• Golden Boy Promotions ratcheted up its pursuit of a fight between super bantamweights Nonito Donaire and Abner Mares this week, submitting a contract to an attorney for Top Rank, which promotes Donaire, for a guaranteed $3 million purse for the fight. That money — however it is split between Donaire, Top Rank and manager Cameron Dunkin — would be a record purse for Donaire. Unfortunately, it’s not enough. I’m told Top Rank has no interest in the offer. It prefers Donaire fight in April, on HBO; the contract gives Golden Boy the ability to hold the fight as late as June 30. It also states that should the fight need to be postponed, Golden Boy has the right to reschedule it within 90 days or cancel it outright, provisions Top Rank isn’t willing to live with.
Instead, Top Rank plans to move ahead with an April 13 date for Donaire and match him against either super bantamweight titleholder Guillermo Rigondeaux or former bantamweight champion Vic Darchinyan.
Personally, I think this is all pretty stupid. If scheduling is the biggest issue — and forget the network issue, if Golden Boy is putting up close to $5 million between Donaire and Mares, it’s a safe bet it winds up on HBO — then shame on the promoters for not finding a common ground. And according to Golden Boy Promotions CEO Richard Schaefer, it’s not. Schaefer told me on Wednesday that he has “all the flexibility in the world” when it comes to changing the date and that he personally sent an email to HBO letting network executives know he had no intention of squeezing them out, that he would take the best financial offer for the fight, regardless of the network.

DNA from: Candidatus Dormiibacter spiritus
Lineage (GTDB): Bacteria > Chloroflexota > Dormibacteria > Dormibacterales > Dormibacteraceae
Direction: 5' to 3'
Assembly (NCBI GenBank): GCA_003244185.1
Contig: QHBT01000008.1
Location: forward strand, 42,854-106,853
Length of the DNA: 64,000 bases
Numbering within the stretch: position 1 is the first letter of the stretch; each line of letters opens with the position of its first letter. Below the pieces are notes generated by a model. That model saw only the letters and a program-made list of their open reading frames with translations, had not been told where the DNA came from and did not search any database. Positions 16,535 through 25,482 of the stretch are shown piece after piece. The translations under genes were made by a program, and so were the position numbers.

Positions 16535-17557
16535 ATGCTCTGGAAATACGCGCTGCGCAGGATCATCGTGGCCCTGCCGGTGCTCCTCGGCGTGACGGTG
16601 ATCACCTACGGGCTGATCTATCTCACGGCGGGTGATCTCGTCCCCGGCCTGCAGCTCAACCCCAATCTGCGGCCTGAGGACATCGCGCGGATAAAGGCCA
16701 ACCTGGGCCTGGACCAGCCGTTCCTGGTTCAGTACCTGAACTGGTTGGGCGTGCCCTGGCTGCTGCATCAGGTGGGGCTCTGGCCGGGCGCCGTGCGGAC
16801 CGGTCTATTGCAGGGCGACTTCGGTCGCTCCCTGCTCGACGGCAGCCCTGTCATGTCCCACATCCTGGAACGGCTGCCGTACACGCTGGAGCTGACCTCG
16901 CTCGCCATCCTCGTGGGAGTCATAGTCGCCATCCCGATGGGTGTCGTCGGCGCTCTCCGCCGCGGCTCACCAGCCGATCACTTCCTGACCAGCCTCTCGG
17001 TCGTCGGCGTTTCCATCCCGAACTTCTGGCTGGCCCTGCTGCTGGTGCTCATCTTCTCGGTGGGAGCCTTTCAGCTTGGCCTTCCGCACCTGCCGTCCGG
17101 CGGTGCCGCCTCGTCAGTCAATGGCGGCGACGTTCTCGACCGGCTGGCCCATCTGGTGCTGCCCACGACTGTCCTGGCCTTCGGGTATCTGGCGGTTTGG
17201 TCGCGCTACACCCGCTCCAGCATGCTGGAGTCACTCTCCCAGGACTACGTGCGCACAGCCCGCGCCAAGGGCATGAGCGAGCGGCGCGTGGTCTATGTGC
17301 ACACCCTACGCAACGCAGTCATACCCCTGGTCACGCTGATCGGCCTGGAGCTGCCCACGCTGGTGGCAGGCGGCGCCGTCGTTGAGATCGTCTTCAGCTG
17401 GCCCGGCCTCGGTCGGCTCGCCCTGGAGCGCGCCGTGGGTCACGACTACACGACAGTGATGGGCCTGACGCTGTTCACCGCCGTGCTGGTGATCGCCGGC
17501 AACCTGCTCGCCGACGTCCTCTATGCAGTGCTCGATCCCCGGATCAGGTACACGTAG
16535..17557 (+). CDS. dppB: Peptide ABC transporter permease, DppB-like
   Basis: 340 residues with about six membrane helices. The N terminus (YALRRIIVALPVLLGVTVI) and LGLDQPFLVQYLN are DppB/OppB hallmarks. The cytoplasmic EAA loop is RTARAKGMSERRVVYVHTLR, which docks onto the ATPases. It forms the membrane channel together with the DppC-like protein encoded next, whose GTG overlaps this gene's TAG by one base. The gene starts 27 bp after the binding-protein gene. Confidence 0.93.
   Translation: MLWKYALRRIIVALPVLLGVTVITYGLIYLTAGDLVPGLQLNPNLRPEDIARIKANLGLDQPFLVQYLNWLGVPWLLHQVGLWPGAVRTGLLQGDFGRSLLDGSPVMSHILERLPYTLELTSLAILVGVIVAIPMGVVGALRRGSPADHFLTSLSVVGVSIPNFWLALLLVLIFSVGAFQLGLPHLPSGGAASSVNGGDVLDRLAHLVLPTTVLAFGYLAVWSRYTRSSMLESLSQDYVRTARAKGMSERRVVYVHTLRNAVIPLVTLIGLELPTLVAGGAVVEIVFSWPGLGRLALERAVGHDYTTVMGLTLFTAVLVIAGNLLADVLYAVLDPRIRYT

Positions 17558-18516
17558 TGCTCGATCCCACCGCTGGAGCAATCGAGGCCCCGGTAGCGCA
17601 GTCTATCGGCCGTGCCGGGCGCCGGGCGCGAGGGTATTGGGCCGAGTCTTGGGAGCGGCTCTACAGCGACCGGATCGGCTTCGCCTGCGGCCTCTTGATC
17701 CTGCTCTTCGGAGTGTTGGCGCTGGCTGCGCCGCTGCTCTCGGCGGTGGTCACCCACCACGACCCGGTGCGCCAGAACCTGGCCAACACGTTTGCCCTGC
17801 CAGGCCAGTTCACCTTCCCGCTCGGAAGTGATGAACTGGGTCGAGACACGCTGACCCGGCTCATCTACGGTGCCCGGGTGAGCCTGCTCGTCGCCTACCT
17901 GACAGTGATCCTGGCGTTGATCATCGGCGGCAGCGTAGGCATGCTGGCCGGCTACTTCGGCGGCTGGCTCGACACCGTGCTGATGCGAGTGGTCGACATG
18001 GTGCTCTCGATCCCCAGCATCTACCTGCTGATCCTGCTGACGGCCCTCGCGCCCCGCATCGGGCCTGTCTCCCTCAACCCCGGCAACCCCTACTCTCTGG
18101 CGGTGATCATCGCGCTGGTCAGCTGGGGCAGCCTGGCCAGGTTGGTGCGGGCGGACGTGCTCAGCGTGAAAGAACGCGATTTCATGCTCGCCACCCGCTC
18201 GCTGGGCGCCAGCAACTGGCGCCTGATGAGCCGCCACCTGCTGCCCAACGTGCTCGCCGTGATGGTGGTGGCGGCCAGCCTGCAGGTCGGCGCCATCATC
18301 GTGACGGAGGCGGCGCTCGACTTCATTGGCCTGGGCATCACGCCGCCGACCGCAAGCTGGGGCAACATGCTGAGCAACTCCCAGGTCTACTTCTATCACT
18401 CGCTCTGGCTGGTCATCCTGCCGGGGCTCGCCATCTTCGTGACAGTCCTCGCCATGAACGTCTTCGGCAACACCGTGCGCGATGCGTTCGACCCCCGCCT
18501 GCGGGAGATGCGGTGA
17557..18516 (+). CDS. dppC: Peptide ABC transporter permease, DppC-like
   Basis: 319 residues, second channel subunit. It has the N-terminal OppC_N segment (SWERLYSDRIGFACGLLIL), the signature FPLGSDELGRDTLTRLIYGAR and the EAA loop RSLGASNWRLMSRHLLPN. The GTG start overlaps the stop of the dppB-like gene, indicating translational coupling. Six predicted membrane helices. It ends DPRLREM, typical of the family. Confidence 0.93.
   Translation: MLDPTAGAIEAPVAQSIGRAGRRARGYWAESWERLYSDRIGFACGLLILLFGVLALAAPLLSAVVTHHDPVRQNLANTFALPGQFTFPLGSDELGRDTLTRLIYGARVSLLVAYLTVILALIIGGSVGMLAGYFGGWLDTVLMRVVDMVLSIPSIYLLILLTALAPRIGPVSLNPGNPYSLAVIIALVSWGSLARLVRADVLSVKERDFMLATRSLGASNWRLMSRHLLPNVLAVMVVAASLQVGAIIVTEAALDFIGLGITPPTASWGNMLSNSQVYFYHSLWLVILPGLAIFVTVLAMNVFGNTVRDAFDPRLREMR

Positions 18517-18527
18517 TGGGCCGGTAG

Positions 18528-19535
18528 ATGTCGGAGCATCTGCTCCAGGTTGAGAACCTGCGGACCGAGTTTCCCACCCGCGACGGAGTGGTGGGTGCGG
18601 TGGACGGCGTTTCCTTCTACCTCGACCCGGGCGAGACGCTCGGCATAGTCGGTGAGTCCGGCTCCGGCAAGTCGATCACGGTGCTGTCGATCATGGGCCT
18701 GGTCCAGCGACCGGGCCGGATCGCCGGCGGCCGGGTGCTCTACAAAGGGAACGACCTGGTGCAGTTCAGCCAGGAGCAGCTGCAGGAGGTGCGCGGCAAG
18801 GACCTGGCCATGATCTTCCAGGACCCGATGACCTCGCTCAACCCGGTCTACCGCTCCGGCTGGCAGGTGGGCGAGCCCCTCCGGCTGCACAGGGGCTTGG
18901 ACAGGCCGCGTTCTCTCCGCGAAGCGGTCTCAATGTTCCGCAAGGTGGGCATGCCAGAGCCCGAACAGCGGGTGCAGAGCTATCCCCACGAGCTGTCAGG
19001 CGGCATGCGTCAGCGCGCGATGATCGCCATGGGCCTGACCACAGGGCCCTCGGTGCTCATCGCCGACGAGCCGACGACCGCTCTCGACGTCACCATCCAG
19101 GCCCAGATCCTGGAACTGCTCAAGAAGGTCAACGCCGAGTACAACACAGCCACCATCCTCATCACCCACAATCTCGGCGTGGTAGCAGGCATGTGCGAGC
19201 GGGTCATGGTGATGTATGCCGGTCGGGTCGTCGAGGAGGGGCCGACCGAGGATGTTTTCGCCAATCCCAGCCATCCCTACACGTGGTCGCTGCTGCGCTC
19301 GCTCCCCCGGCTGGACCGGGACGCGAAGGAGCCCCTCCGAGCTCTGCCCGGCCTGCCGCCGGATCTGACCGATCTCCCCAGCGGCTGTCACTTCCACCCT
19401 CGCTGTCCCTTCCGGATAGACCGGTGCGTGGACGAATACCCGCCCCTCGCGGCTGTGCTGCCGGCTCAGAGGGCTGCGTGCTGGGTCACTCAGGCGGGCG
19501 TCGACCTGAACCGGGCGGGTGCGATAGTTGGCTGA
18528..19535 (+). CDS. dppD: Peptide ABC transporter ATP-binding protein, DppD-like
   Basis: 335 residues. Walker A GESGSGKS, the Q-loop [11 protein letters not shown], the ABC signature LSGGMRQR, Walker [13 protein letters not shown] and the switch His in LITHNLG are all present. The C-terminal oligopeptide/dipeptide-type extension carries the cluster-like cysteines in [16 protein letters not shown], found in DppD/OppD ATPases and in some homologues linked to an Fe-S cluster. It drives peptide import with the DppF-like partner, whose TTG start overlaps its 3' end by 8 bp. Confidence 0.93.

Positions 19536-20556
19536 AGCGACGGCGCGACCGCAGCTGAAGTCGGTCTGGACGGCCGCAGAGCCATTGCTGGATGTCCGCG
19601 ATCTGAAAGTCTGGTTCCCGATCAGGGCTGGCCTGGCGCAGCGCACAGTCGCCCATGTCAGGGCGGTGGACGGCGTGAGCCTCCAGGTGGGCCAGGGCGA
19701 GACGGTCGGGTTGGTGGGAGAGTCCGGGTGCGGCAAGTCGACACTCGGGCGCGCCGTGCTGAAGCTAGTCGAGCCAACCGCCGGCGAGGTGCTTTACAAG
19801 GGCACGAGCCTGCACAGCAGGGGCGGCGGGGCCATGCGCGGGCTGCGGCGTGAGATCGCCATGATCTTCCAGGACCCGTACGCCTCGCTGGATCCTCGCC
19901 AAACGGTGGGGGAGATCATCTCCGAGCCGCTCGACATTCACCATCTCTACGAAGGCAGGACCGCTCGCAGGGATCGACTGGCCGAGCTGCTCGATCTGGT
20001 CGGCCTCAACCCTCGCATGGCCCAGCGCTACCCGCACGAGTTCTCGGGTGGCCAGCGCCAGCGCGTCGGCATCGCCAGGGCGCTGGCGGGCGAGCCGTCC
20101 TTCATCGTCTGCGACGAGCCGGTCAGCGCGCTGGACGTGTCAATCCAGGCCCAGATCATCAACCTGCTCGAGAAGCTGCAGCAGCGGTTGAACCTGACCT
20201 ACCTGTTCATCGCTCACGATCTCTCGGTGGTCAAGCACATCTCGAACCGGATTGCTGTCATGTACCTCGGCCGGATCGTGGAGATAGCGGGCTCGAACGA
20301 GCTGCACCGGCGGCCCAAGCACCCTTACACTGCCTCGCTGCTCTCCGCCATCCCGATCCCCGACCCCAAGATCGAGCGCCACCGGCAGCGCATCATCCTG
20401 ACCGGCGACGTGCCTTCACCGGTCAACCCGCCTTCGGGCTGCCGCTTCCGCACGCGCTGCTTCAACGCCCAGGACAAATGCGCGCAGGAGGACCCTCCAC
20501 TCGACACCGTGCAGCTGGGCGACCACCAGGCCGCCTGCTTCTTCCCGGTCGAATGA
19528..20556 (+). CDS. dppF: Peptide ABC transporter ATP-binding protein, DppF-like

“What usually happens when you get a $3 million offer is you come back with comments,” Schaefer said. “If we can do this or that, we have a deal. But it just doesn’t seem like they want the fight. I’m going to keep trying. I’m going to keep pursuing until [Top Rank] announces something. Then, I’ll move on.”
• One of the names published in a scathing Miami New Times report connecting athletes to a company that allegedly provided steroids and other performance enhancing drugs was that of Yuri Gamboa, a 2004 Olympic gold medalist and current super featherweight contender. But while Major League Baseball investigates the players who were named in the report, Gamboa has nothing to worry about. That’s because boxing — with one of the worst drug testing systems of any major sport — will not retroactively punish a fighter, nor will it do any kind of investigation. In fact, if Gamboa, who tested clean after his December fight in Nevada, has been using something, there is little incentive for him to stop. Clearly, the arcane testing by state athletic commissions isn’t catching him.
• Brian Kenny has been a superb addition to Showtime’s broadcasts. Kenny is a pro’s pro, a skilled interviewer and an excellent host.